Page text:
Yesterday I learned some very important lessons. The plan was to swap the crankset on my commuter bike. After a bit of an exchange with the excellent customer service people at chain reaction cycles I had a new Alivio crankset, with a new Hollowtech II bottom bracket to fit.

The idea was to replace the old crankset which was looking and feeling a bit tired and broken.

It was one of those jobs that would have to go all in one go, especially as I needed the chainring bolts to fit the new crankset when I broke it down to just one chainring. This no-turning-back situation was confirmed as the plastic spacer for the old bottom bracket snapped and had to be hacksawed gently out. If this didn’t work I was pretty stuck now.

The real issue here was possibly the four pints I had drunk before starting this job, but apart from bleeding a little it went surprisingly well while I concentrated.

With everything off the bike I checked the internet and started to fit the newer style bottom bracket. This all went swimmingly and the cranks flew on as well. I had carefully placed the pedals the right way round as they came off the bike, but this would turn out to be a fatal error. Here was where the drunk part of the night kicked in.

It turned out I had turned the bike round several times and lost track of the right side for each one. I determinedly started to fit them, struggling to get them started, I eventually force one into the thread before realising that I had entirely cross-threaded it. I swore a lot and had a sit down. Then looked at the actual pedals to see which was which. I forced the cross-threaded one out and fitted it correctly, then tried the other one. Having slightly ruined the thread I found it couldn’t go in and I screwed it as far as I could before drunkenly resigning myself to having ruined it and hoping I could get it to work to ride at least to ride to work.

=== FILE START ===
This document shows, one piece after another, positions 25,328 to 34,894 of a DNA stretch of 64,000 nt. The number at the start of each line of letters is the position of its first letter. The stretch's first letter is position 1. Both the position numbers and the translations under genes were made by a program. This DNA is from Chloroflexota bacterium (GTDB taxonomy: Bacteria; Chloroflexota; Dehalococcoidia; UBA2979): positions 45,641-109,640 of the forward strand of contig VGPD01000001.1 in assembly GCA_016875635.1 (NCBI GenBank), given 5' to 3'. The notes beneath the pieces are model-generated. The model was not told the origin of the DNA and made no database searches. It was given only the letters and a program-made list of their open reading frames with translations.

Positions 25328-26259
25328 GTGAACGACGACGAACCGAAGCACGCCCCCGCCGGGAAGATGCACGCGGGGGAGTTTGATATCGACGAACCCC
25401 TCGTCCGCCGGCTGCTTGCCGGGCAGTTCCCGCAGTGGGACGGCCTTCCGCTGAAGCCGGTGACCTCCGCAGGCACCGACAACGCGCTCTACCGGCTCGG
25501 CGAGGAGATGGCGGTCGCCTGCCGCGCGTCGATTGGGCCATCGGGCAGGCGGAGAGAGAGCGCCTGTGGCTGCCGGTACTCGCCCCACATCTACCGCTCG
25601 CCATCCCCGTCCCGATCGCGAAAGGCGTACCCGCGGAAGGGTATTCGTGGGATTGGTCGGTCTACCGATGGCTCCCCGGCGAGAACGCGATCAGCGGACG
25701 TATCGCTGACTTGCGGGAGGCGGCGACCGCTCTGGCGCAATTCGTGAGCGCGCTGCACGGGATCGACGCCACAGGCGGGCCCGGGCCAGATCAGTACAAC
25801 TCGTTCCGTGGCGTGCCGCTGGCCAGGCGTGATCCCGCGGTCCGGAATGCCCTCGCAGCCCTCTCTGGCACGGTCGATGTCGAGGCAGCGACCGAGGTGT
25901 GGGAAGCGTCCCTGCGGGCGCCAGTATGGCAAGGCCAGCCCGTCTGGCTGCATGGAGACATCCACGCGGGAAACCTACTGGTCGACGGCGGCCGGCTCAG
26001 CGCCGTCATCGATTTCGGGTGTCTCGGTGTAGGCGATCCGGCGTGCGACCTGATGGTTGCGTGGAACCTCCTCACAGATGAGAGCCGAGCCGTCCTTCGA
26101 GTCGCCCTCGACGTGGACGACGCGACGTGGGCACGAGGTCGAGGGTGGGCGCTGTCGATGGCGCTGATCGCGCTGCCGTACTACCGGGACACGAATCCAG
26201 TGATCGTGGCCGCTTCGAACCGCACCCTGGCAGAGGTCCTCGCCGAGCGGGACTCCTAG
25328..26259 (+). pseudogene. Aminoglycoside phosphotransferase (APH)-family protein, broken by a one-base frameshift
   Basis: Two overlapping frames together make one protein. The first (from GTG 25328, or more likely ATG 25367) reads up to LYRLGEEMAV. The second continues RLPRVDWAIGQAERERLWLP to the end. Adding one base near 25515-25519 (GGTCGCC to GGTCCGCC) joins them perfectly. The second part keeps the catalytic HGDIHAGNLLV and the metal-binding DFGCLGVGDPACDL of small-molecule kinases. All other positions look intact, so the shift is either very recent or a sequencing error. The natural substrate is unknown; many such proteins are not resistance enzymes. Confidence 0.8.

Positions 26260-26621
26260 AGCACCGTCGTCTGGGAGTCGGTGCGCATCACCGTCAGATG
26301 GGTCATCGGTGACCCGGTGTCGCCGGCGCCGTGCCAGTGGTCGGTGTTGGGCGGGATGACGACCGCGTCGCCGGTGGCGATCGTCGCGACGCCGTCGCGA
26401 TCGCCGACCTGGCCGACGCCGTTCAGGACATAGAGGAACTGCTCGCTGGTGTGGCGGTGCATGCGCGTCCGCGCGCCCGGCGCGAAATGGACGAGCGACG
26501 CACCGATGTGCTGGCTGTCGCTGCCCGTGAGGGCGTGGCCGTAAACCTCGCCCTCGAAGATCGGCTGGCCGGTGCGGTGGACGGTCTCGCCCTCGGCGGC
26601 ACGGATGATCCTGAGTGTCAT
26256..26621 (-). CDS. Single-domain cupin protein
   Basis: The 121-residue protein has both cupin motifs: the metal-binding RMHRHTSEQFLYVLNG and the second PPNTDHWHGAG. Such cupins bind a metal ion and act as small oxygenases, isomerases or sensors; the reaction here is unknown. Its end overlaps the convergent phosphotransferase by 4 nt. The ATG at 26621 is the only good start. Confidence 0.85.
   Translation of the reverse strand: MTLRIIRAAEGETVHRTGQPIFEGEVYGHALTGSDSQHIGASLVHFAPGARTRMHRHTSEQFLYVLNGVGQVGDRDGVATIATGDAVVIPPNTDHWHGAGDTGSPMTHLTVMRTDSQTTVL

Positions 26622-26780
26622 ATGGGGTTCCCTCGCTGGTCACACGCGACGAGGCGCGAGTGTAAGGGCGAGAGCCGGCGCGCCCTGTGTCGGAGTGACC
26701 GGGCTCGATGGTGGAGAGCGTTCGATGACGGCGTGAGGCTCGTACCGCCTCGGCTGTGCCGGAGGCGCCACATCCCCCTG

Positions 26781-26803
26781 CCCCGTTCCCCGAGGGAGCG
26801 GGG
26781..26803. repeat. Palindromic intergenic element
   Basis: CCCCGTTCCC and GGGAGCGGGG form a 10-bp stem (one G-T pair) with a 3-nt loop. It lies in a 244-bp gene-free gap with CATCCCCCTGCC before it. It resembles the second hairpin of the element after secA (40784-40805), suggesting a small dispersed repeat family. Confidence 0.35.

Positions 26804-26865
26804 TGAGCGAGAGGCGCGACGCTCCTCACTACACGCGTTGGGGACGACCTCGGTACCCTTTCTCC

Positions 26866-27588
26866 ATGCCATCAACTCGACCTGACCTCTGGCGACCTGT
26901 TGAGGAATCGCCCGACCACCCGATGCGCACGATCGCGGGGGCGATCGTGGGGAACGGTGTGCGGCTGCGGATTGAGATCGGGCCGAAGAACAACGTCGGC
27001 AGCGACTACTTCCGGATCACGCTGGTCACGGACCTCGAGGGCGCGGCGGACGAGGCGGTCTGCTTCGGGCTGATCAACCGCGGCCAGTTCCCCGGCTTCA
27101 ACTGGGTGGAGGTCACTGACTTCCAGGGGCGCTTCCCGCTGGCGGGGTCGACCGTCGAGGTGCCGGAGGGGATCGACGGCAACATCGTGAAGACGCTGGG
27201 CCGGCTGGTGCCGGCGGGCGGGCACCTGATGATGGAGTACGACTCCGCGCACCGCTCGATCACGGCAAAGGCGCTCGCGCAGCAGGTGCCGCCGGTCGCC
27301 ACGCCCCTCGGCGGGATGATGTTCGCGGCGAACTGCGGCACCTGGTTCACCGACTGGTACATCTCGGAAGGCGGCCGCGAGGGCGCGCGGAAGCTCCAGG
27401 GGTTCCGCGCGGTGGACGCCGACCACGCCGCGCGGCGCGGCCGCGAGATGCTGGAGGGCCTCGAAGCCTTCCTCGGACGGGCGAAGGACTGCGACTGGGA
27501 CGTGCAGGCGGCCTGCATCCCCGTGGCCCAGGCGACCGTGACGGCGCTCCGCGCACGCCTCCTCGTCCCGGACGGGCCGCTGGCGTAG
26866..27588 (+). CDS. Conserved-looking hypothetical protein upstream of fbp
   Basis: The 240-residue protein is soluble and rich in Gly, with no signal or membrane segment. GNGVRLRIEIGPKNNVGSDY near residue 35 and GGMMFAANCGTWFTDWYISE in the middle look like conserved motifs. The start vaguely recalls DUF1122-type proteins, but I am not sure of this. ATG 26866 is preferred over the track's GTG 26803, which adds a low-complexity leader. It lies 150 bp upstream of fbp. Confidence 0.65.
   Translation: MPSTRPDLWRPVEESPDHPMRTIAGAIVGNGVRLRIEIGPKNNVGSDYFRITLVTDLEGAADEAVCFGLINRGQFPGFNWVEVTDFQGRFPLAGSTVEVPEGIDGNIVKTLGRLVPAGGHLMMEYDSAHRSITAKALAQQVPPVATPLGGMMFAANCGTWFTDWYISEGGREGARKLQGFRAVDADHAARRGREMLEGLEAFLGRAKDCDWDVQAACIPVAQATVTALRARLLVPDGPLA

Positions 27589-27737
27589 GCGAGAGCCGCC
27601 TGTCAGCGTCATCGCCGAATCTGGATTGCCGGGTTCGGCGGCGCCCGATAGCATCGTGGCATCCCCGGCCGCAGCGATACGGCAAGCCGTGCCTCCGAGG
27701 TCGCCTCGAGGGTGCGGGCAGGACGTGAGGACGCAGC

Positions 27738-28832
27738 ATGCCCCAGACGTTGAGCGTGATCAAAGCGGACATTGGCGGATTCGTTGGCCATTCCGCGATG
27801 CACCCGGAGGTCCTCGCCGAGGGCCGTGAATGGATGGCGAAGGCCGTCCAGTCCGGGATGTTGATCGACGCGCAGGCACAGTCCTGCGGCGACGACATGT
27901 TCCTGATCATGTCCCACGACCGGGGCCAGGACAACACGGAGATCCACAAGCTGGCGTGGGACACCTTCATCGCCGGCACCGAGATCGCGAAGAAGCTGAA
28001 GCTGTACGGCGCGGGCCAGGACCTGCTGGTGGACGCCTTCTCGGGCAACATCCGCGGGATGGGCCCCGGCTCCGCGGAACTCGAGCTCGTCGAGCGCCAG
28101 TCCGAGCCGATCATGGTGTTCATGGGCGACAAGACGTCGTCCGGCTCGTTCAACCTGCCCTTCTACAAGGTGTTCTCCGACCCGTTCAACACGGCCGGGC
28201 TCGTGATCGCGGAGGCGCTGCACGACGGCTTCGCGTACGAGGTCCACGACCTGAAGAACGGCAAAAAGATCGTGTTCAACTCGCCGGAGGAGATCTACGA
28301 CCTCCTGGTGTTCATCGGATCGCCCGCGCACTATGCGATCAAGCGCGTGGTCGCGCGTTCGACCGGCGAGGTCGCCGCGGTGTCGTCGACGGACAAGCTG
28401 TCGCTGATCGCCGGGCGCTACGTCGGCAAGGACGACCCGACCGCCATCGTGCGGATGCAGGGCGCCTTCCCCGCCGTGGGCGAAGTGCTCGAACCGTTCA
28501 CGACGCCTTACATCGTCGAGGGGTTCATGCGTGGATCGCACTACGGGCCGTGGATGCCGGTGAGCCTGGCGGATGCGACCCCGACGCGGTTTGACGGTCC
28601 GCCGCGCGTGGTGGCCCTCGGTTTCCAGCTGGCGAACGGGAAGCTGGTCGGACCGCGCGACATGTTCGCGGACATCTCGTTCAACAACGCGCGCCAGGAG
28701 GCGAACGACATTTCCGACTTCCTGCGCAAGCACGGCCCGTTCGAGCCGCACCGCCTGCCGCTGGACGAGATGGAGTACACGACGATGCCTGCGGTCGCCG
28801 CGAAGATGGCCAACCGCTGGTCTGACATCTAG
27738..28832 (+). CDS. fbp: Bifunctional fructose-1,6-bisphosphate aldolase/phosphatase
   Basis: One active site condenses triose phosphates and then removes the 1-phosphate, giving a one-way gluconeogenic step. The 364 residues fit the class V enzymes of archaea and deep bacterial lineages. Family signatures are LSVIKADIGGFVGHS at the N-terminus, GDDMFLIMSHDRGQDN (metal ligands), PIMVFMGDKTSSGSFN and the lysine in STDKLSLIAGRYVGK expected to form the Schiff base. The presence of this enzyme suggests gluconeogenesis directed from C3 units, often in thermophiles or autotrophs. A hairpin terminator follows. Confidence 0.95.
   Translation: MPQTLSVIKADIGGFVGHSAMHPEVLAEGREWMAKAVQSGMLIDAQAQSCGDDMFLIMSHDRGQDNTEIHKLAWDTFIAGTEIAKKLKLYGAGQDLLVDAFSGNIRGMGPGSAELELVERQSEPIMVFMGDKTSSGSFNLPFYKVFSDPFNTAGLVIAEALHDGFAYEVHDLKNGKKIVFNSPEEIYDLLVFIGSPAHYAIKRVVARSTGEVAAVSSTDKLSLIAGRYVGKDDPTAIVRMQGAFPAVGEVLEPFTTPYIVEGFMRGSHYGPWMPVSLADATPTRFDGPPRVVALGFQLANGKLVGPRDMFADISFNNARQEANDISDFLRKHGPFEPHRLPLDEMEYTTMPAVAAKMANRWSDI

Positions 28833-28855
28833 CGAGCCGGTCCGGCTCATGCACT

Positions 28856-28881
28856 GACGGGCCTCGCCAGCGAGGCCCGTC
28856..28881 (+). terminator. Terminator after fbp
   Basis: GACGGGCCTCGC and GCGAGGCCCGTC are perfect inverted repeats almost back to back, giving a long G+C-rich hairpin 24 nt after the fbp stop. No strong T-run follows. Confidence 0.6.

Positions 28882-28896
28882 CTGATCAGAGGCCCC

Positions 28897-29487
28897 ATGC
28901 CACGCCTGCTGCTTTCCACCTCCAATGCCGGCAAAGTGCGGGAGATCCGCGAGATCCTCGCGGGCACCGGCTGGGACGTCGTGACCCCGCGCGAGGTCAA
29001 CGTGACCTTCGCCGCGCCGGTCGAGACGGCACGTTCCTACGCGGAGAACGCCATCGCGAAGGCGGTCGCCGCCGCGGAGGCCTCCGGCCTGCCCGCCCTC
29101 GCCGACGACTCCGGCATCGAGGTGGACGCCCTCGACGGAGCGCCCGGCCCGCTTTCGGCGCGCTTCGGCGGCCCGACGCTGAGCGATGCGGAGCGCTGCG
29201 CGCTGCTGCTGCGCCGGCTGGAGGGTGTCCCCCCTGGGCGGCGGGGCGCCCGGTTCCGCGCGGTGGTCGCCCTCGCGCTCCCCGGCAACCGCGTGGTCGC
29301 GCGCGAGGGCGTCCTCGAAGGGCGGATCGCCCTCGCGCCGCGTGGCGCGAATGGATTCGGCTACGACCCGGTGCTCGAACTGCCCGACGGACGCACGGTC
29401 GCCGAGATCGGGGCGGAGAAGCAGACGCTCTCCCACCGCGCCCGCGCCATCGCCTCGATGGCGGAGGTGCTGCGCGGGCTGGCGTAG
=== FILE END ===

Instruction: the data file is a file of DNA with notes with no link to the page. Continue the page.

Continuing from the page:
In the end the internet came to the rescue again as a forum suggested screwing the pedal into the wrong side of the crank to recut the thread.

Amazingly this worked and at only 1am the bike was back together and ready to ride. I'd only cut one hand, nearly ruined one crank arm and dropped the bike on my head once.

So there we have it. Form all the lessons the most important one might be to not engage in major bike surgery when drunk. Still, all’s well that ends well.


Wednesday, 22 October 2014


Just a quick summary today which can be universally known as a day of optimists as first of all Jon Tiernan-Locke is keen to return to professional cycling as soon as his 2-year doping ban is served. Now, he still argues that the abnormal results were due to a drinking binge, while other people point to his vastly different results while with Team Sky (when presumably he was clean to comply with their strict rules) compared to his performance before joining the team.

I guess I would be surprised to see him back at the level he looked like he was going to achieve.

In South American news a student has made another attempt at an unstealable bike, with a concept that splits the frame and uses it to lock to a fixed object.

I know this is a good idea and that it would make the bike hard to steal but these ideas never seem to gain much traction over traditional bikes that don’t come apart. Let’s see if we hear anything more about it at all?